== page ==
How does a society rehabilitate a 14-year-old rapist? In South Africa, we dont. We lock children like this up.
Put them away, run them through the criminal justice system and turn them into hardened criminals.
But is this an effective and humane way to deal with children?
The problem, according to the University of the Western Capes (UWC) Jacqui Gallinetti, is that, “our prisons do not offer any form of rehabilitation whatsoever. There are no programmes for children offered by the Department of Correctional Services. The only programmes that are offered are through NGOs that have access to prisoners”.
That is why the UWC, along with partners from the University of Cape Town, the National Institute for Crime Prevention and the Reintegration of Offenders and other civic organisations, established Saystop, a diversion and intervention programme for young sex offenders.
The main idea behind a programme such as Saystop is that the child’s personality, attitudes and beliefs are still in their formative stages and can be altered where there are serious behavioural problems.
Gallinetti explains how this “diversion programme” works: “The offenders are arrested on a charge and so they’re already caught up in the criminal justice system. Basically this programme diverts children away from court. They won’t go through the whole formal procedure of being found guilty and being sentenced - but they will be sent to a particular programme.
“Saystop aims to intervene with first-time offenders. You have to be a first offender and the offence you are charged with must be the least-serious type of sexual offence. You can’t have any aggravating circumstances like it was a gang rape, or the use of a weapon, or anything like that. Mostly the kids who end up on the programme commit indecent assault.”
In May 2004 there were 3 594 children under the age of 18 serving time in prison. Of these, 12% were sex offenders, 52% were awaiting trial, and the other 48% were already convicted.
“Often when children do sexually offend, they do so with younger children, or with children who are in their families, or children in the neighbourhood,” says Gallinetti.
“Often the families dont want the child to go through the (criminal justice) system. But they also recognise that the child needs some form of intervention. So if the child is willing to take responsibility for what they did, they can be diverted to this programme. What the programme aims to do is to correct any deviant behaviour, specifically around sex and sexual offending.”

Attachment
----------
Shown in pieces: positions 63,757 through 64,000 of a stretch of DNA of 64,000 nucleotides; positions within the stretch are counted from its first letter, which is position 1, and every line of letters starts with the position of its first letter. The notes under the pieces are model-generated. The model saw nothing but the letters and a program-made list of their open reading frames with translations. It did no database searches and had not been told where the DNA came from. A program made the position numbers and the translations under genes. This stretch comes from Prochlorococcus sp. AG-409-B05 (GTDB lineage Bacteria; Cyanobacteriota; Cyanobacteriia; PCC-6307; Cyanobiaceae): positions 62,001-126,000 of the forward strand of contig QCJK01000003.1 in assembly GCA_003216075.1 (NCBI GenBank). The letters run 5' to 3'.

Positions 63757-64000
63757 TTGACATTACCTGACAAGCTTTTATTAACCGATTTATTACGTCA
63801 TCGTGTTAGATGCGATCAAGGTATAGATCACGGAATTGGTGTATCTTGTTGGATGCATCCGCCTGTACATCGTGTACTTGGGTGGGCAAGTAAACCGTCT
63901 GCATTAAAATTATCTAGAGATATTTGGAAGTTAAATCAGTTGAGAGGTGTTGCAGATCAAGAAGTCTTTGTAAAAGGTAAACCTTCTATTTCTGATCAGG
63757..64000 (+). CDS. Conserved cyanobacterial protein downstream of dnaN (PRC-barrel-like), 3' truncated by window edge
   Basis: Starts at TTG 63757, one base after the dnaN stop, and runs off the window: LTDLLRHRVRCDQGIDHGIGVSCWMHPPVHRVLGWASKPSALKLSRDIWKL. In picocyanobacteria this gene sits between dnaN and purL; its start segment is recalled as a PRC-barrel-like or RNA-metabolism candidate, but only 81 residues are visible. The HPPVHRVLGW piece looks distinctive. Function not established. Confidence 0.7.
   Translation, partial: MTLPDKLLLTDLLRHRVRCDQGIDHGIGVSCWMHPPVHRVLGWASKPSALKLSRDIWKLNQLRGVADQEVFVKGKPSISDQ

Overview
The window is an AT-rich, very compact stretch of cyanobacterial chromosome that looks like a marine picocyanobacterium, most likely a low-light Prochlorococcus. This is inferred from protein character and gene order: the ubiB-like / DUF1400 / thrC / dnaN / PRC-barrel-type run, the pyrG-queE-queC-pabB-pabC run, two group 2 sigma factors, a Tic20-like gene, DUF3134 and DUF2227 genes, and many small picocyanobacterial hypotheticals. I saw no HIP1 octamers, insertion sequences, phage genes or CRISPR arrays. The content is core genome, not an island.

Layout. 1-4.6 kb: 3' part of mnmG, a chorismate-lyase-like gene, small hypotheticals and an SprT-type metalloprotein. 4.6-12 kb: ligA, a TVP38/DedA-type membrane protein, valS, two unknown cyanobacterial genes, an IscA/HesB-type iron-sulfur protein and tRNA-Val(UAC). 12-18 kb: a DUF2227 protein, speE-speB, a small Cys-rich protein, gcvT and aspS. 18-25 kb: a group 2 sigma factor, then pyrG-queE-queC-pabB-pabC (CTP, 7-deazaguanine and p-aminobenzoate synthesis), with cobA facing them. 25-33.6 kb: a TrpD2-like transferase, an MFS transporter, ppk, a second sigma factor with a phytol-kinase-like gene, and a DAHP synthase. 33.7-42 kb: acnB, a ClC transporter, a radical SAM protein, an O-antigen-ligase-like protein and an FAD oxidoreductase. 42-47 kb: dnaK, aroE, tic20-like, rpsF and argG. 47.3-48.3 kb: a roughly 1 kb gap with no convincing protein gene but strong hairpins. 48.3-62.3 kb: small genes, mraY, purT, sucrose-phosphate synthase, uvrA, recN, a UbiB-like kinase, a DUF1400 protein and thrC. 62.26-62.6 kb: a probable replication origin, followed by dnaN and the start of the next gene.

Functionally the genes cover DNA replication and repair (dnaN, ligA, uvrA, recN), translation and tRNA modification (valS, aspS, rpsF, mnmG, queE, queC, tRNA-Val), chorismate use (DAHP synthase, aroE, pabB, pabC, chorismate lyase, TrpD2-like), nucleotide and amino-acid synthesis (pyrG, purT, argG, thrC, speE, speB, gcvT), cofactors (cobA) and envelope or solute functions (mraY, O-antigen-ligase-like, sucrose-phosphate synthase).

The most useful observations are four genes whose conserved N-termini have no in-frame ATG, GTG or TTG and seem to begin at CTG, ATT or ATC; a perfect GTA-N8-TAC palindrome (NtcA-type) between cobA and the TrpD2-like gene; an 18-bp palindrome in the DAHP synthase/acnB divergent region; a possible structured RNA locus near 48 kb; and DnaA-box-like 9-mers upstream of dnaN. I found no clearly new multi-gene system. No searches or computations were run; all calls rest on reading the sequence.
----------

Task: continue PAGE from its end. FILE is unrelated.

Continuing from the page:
The programme deals mainly with boys aged between 12 and 16 years, who come from backgrounds “across the board,” says Gallinetti.
There are three main providers of sexual offending programmes for youngsters: Saystop, which operates in the Western and Eastern Cape; The Teddy Bear Clinic in Gauteng; and Childline in KwaZulu-Natal. None of these organisations really has the capacity to deal with juvenile sexual offenders adequately.
Beyond the intervention programme, Gallinetti is also involved in establishing a broad-based prevention and education programme, called Playstop. “It hasn’t really taken off yet,” says Gallinetti. “We developed it, but then ran out of funding to train people. This prevention programme is a much bigger programme (than Saystop) and can be aimed at any group of children.”
Another valuable aspect of Playstop is that it “can also serve to prevent children from becoming victims. It debunks a lot of myths, like, ‘If girls wear short skirts, it means they want to have sex.’ It deals with anger management and victim empathy and those kinds of things. They’re general skills, but within a sexual context. It is the only prevention programme regarding sexual offending. And we’ve got thousands of manuals if anyone wants to be trained.”
At the moment, the government’s approach is to make hardened criminals out of young sexual offenders by putting them through the criminal justice system and locking them up in prisons. Programmes like Saystop extend a vital lifeline by recognising that these offenders, despite the horrific nature of their crimes, are, in fact, still children.
For more information about Playstop please contact (021) 959 2950 or e-mail: [email protected]
We are creating criminals
“Conditions are terrible in many of the prisons where children are held. In April (2003) in Johannesburg Medium A prison, in cells supposed to hold 38 prisoners, there were 101 juveniles. There are about three or four such cells, each with one toilet only. By 10am there is no water to flush the toilet or to use for drinking. While conditions may vary, many children are subjected to gangs, are sodomised, become infected with HIV/Aids, suffer from scabies, and have no access to education or rehabilitation…we are creating criminals because of the conditions children are subjected to in prisons.” - Judge JJ Fagan, inspecting judge of prisons